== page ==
I am currently at the CFI Student Leadership Conference 2013 up in Buffalo, where I will be giving a presentation on why and how to do philosophy on Saturday. I am really delighted about this. But I am really really bummed insofar as it means I cannot be at the exciting NYC Blackout Rally happening in my own city the same day. It will be held all afternoon at the Flushing Meadows Corona Park. For more information, visit the official website. So I implore all of you who are in the New York City area to get to this groundbreaking event if you are at all free tomorrow!
Here is an excerpt of an interview that Ed Cara (whom I interviewed with The Heresy Club back in the fall) did with the organizers Ayanna Watson of Black Atheists and Mandisa Thomas of Black Nonbelievers, in which they explain some of the difficulties of making dents for atheism in the black community in America:
just how accurate is the stereotype of the religious black person? How many people in the community could be atheist?
AW: I think the statistics from the 2011 Pew study are pretty accurate – the percentage is somewhere in the high 80′s who are religious – that number’s even higher for black women – but it’s not that we’re black. You’ll see it in any country where the most disfranchised groups are more likely to be the most religious and I think that’s what we’re seeing here. I think [the stereotype] is completely accurate though. If it wasn’t, then it wouldn’t be so hard to find other atheists of color. But we are out there.
How does someone appeal to these groups of people not openly atheist but who identify as such? And has there any blowback to trying to do so from your end?
AW: I think the person has to be serious. Like Mandisa said [earlier], I get that all the time; I’ve been called a racist several times for starting a group that has the word “black” in it. I think it’s absurd to ignore the importance of marketing. I mean, we don’t say that about anything else. In fact, my organization has in its name three separate markets, “blacks”, “atheists” and “America”. Those are three separate markets and I think we make it very clear as to who it is we’re targeting; the same way that the AARP isn’t all-inclusive, it’s targeting a very specific group of people, people that are over the age of 55, and they do things, they talk about things, they lobby for things that are important to seniors. We’re no different. We organize, we do things and we talk about issues relevant to the black community, so anyone who wants to reach out to a community needs to go out there and address those issues. There is no one-size-fits-all that will work.
MT: To add to that, one thing my organization likes to present, is that we’re just as normal and go through the same issues as everyone else in the community. We’re nine-to-fivers. We work. We have children. We have families. There’s nothing inherently evil about us. It’s about showing our faces and speaking up and expressing ourselves to show believers that we have a lot more in common than we both realize and there’s nothing scary about it. And to dispel myths about what atheists and nonbelievers are like, and open up conversations with the community about uncomfortable issues.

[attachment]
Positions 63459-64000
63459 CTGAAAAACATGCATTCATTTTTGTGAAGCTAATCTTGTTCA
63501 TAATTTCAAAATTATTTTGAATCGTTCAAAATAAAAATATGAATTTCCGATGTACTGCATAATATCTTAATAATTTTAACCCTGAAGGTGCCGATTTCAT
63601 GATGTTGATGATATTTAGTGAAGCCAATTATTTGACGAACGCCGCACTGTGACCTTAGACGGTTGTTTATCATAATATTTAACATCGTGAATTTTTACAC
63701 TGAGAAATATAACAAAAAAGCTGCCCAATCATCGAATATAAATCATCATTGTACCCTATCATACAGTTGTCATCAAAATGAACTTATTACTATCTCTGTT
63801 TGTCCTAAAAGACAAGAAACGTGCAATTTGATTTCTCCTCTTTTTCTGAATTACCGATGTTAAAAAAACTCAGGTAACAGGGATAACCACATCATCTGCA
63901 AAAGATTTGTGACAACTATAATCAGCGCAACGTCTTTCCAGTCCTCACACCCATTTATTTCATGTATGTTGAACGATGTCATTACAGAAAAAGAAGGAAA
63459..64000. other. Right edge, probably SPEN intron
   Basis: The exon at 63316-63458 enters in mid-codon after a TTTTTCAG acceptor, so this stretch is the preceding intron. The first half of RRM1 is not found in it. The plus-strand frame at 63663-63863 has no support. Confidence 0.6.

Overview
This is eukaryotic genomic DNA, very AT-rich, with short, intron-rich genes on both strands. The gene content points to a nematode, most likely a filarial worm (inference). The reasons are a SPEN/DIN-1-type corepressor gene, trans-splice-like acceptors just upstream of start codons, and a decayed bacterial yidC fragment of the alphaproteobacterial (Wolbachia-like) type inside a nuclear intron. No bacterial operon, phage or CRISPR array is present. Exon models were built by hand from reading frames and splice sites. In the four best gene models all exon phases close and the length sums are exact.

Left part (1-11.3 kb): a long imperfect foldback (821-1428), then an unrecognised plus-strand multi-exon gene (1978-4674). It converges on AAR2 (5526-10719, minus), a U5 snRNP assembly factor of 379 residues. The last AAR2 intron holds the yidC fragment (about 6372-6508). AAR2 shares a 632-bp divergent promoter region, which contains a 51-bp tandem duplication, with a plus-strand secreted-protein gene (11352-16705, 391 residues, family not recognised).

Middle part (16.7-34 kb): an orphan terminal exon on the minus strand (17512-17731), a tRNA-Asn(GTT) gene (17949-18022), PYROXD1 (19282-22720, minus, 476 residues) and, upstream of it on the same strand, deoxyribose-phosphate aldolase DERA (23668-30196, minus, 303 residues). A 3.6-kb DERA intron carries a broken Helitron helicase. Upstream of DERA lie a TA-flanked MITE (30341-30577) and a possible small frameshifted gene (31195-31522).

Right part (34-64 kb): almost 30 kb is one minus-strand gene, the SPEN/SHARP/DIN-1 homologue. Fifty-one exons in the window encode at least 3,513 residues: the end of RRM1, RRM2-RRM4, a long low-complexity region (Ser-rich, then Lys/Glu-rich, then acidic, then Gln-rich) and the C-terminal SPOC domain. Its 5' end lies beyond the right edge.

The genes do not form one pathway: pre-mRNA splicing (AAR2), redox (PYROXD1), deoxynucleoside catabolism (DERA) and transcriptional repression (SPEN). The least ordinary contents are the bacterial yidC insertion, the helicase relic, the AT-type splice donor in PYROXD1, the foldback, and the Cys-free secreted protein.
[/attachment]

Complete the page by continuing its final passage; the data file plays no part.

AW. And that goes back to understanding the culture. If you don’t understand the culture, you can’t go and have those important conversations. One of the things people will come up and say to me is, “Well, if you just talk about science, then everyone’ll become an atheist!” And they clearly don’t have any understanding of the black community. The fact that eugenics had the support of the scientific community at one point – the first issue there is getting over the difference between pseudoscience and science. I keep repeating myself, but you need to be able to understand black culture to be able to go out there and engage with the community about religion.
What is it that makes religion so attractive then?
MT: There’s such an emotional attachment that goes back to slavery. The Church played a huge role in the black community, culturally and economically to an extent, after slavery. It was the main institution that was instrumental in establishing schools and establishing programs that helped those in the community. And it was a safe place to gather, especially during the periods during and before the civil rights movement, where you could gather and strategize without being killed. And there’s just – due to the tribulations and injustices we’ve faced, because the Church has been such a support system, there’s a tendency to rely on God when there’s nothing else. And other cultures tend to have an admiration for it. You go to any black Church service and it’s entertaining and people tend to appreciate that especially.
AW: Yeah, it’s most certainly thought of as: “Atheism is a white thing.” To me, that’s one of the first arguments I hear from other people, that I’m trying to be white.
What are you looking forward to the most at the Blackout (besides yourselves)?
MT: The super-awesomeness of it. Just seeing everyone there. Our keynote speaker, Jeremiah Camara, we’ve featured him at a few of our events before and he really is a great speaker. We have some great lyricists. And I’m looking forward to a very festive occasion, because we have a lot of creativity in our community, and very intelligent folk around and we’re looking forward to blending that together – because I can say that for the community overall, we do have a bad reputation for being a bit boring. *laughs* And I think there are certain aspects that tend to be overlooked, especially on the creative side, and I’m looking forward to exploring that and showcasing who we are. I myself won’t be speaking for instance, I’ll be singing.
AW: Really looking forward to the support of the community, and just having people all over the country to come by and participate. I think this might just be the largest event of its kind, so really anticipating the event overall.